On Top of the World

by Christine Cunanan-Miki

Before anything else, I must confess a partiality to the New York Grill at the Park Hyatt Tokyo. I’d been there in its infancy in the early 1990s, wearing boots and a hard hat, when the restaurant was still an empty room that needed lots of imagination to envision it as the Zagat top-rater it has now become. The giant murals of New York painted by Italian artist Valerio Adami were not up yet, but even then, amidst the rubble, the team that opened the hotel and placed it on the gastronomic map had no doubt that it would one day be a great restaurant.

“This will be one of Tokyo’s top restaurants,” Ernes­to de Lima, the hotel’s first assistant general manager, told me then. “Everyone will want to eat here.”

And true enough, the New York Grill almost imme­diately found its place in Tokyo. Zagat Survey has rated it the most popular restaurant in Tokyo for five years now, while Hotels magazine voted it one of the ten best hotel restaurants in the world. It’s also long had a place in my life as the setting for birthdays, wedding anni­versaries, reunions, and even for my first novel, Tokyo Stories www.tokyostories.net. However, one day and for no particular reason, I just stopped coming.

A few weeks ago, however, my husband and I de­cided to have dinner at the New York Grill again after a hiatus of over a year. Walking past the familiar open kitchen into the dining area with its sleek furniture and larger-than-life windows framing spectacular views of Tokyo, I happily noted how little had changed. That tempo of unabashed success and energy, that feeling of being on top the world (figuratively and literally since the hotel is on the 52nd floor!) is still very much in the atmosphere.

The food was also as good as ever in a distinct Man­hattan way. It’s enjoyable comfort food with panache, that’s all about strong tastes, luxurious ingredients, and dramatic presentations. Unlike Japanese cuisine where sublime flavors are slowly uncovered, or French cuisine which is refined to the last detail, New York cooking is in a hurry to impress and please in the first thirty seconds. The food is so straightforward that nothing is ‘lost in translation.’ Some people love it this way (they say life is too short anyhow) and others don’t — but those who do find them­selves coming back over and over.

Chef Jack Wetzel, who previously worked as execu­tive chef at the MGM Grand Hotel and Casino in Las Ve­gas, cooks with a very even hand. Our starter of taraba crab and green asparagus paired the crab’s natural sweet­ness with the sourness of grapefruit for a wonderful in­termingling of sensations. Meanwhile his innovative pot-au-feu style foie gras, which comes in a casserole with root vegetables in a salty soup, was perfect for the cold winter evening. For main courses, Chef Wetzel has great fresh fish offerings from Tsukiji. However, it’s almost a shame to miss out on the grilled meats at the New York Grill because they do a mean steak here. If you’re in the mood to splurge, I suggest a succulent Sendai or Yonezawa steak, which are among the tastiest beef you can get in Japan, with all the trimmings.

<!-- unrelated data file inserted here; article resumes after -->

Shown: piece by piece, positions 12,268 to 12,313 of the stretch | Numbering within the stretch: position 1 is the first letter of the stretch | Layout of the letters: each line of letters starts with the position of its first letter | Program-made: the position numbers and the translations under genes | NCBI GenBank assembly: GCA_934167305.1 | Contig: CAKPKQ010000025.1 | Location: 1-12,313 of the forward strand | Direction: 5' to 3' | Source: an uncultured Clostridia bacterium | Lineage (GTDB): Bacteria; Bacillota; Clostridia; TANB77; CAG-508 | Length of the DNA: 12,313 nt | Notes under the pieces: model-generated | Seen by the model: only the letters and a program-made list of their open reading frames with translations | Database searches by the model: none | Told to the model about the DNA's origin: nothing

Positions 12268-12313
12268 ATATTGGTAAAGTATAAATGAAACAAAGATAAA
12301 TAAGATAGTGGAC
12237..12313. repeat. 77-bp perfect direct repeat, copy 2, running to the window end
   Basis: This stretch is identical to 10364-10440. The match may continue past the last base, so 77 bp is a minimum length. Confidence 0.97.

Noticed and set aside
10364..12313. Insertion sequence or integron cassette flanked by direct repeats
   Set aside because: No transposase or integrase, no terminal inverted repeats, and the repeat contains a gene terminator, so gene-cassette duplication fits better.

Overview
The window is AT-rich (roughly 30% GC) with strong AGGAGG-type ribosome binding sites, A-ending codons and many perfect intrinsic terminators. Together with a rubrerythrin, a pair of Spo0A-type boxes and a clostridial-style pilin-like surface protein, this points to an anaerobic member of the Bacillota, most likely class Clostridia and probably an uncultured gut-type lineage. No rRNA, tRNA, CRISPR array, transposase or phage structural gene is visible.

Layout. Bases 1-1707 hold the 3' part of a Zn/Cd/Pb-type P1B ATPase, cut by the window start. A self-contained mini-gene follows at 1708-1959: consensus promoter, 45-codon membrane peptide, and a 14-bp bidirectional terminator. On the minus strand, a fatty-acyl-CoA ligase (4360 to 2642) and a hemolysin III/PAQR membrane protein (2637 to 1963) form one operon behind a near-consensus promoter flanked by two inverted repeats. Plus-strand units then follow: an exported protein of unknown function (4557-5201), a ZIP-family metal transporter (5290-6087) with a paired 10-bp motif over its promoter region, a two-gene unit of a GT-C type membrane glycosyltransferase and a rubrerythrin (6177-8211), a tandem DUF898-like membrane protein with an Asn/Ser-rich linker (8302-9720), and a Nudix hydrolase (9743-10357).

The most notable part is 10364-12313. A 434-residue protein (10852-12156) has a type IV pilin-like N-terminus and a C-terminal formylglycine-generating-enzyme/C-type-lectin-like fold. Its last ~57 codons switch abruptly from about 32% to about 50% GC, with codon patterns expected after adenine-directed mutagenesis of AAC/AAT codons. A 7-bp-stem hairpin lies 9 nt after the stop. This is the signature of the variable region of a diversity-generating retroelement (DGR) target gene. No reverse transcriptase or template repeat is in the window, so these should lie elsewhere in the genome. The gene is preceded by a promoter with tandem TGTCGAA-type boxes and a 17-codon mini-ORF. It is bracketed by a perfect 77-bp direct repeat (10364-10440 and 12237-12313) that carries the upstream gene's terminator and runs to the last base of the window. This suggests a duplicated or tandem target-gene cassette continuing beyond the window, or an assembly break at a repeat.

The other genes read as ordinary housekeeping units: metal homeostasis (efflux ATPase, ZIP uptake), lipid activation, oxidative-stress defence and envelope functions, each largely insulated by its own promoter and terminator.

With simple good cooking, an electric atmosphere, and the soothing music of a lounge singer in the back­ground (from the adjacent bar), there’s really no better place to be on a Friday night than on top of Tokyo at the New York Grill.


The Taraba Crah and Green Asparagus Salad (¥4,500) and the Foie Gras with Root Vegetables (¥4,000) are good ways to start the evening. For the main course, you can’t go wrong with the pan-roasted cod fish with marinated vegetables (¥5,400) or the grilled Sendai beef fillet (¥10,000). If you’re having the steak, make sure to ask for Jack Wetzel’s special homemade Worces­tershire sauce.


Jaffurs Viognier 2004 (¥9,500/bottle), a fruity California white that brings to mind peach compote and white lilac, is excellent for vegetables and grilled fish; while Havens Bourriquot 2000 (¥15,000/bottle), a complex Cabernet Sauvignon from Napa Valley with hints of red pepper, pairs beautifully with steak and is report­edly one of hotel General Manager Robert Marker’s favorite wines. Movie buffs might want to start the evening with L.I.T. (lost in translation ¥1,600), the restaurant’s best selling cocktail made with sake, cherry blossom, and peach liqueur.


The power table here has always been the middle booth table, which enables you to see all the action as well as the colorful mu­rals on both sides of the restaurant.


Plan on spending at least  ¥50,000 to  ¥60,000 for dinner for two with a bottle of wine.


Investment bankers, Hollywood stars, couples on special dates, and a whole assortment of VIPs and semi-VIPs. Also, lots of wealthy out-of-towners who want to see where the movie Lost in Transla­tion was filmed.

New York Grill
Park Hyatt Tokyo
3-7-1-2 Nishi Shinjuku, Shinjuku-ku
Tel. 03-5322-1234   Fax: 03-5322-1288